The country without a government

Two months since the elections, Germany is yet to get a new government. Chancellor Angela Merkel’s Christian Democratic Union (CDU), which does not have enough seats in Parliament, has been trying to form a coalition. But talks between the CDU, the Free Democrats and the Green Party broke down on November 19.

While some observers believe new elections are around the corner, another option appears on the table. The formation of a grand coalition between Ms. Merkel’s centre-right CDU and the centre-left Social Democratic Party (SPD). Martin Schulz, who was the SPD’s Chancellor candidate, and other leaders of the party first resisted such suggestions. “We are not available for a grand coalition,” he said. But now, the SPD’s views appear to have changed. SPD leader and current Vice-Chancellor Sigmar Gabriel recently said the move towards a grand coalition might be necessary “for Europe”.

However, several Germans are sceptical about the return of the grand coalition. “In my opinion, the policies of the grand coalition were not really effective during recent years. The only thing they really did was making the far-Right stronger,” said Kareem Mohammad, a 25-year-old student from Stuttgart. The right-wing Alternative for Germany (AfD) is considered the main winner of September’s legislative elections. The party, which was formed in 2013, became the third-strongest one after the CDU and the Social Democrats. It received 94 seats in Parliament. Many believe if new elections take place, the AfD might become even stronger.

In fact, the far-Right could benefit from a grand coalition as well. If they tie up with the CDU again, the Social Democrats’ credibility will be at stake. The party might be “squashed between the CDU and the AfD”, the German version of the Huffington Post wrote in a recent op-ed. “If this happens, the AfD will make much more gains in the next election. Then it will be too late and the Conservatives will be forced to reach a coalition with them,” said Martin Schmidt, who owns a construction management firm in Stuttgart. “I know many working-class people who have voted for the AfD. This trend will increase. They feel disappointed by the Social Democrats.”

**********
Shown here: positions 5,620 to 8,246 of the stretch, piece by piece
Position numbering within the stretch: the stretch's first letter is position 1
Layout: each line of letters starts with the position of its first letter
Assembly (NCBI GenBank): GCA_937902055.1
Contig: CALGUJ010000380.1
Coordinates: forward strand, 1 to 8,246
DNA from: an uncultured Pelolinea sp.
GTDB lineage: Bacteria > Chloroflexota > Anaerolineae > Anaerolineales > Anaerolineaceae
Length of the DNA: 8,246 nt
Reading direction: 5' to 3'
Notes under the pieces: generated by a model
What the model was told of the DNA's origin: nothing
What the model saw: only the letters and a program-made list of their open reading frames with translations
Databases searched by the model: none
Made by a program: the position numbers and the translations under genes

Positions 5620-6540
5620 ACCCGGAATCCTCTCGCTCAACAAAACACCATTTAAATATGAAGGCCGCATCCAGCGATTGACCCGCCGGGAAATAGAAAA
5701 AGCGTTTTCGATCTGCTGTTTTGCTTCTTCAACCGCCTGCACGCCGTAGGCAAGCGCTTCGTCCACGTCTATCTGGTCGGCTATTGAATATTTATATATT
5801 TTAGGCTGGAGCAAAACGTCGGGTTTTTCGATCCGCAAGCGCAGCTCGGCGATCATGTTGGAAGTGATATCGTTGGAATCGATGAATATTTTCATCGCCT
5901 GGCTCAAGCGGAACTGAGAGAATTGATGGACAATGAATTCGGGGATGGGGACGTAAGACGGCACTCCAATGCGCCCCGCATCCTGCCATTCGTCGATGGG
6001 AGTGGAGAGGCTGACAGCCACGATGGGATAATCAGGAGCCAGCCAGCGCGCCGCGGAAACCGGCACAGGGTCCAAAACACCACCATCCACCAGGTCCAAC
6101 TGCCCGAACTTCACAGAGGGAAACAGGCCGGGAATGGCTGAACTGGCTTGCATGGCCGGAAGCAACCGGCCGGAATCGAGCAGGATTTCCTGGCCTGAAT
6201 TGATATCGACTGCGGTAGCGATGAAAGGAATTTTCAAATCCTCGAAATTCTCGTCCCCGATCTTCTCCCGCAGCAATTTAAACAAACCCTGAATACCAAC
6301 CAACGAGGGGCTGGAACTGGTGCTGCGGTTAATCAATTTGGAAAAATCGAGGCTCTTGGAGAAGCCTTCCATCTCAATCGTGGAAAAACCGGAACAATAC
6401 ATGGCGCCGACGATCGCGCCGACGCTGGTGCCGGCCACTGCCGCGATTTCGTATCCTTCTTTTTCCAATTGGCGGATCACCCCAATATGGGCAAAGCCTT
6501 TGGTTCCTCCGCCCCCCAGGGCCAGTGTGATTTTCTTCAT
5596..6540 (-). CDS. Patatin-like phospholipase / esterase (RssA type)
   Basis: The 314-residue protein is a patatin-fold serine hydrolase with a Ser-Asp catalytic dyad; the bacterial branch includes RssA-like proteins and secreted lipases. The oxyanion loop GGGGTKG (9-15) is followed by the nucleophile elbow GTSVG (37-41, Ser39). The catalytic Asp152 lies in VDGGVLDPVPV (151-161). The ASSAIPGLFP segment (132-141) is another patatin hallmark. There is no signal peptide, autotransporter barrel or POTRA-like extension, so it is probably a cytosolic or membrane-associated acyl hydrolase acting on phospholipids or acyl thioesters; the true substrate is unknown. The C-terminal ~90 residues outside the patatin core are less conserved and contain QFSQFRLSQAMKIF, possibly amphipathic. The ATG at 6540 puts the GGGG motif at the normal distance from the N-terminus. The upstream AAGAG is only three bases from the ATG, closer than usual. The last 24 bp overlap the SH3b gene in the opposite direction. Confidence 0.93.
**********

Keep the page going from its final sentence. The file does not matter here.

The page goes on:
According to opinion polls, most SPD supporters oppose grand coalition plans. This position was apparent during the party congress that started on December 7. The party’s conservative wing has already warned its left-wing comrades against “opposition romances”. Instead, as they stated, it is important to accept “responsibility to govern”. They also criticised the SPD’s core, saying that “trying to stand for everything and being comfortable with everyone means that at the end, you stand for nothing”.

Change from within

At the same time, the party’s left-wing has called for change from within. “The renewal must take place,” said Matthias Miersch, spokesman of the SPD’s left-wing in Parliament, in an interview. “It would be a big challenge to take responsibility and to organise the renewal process at the same time, but I think it can succeed if all participants are ready,” he said. Like other SPD leaders, Mr. Miersch did not refuse to form a government with Ms. Merkel's CDU. But he said it is “not a good idea”.

Germany’s leftist Die Linke party has also slammed the grand coalition and the SPD's role in it. “Taking responsibility for this country means to change the course, not to continue it,” Sahra Wagenknecht, the party’s parliamentary leader, wrote on Facebook.

With talks between Chancellor Angela Merkel’s CDU, Free Democrats and the Green Party collapsing, the possibility of another grand coalition with the Social Democrats is rising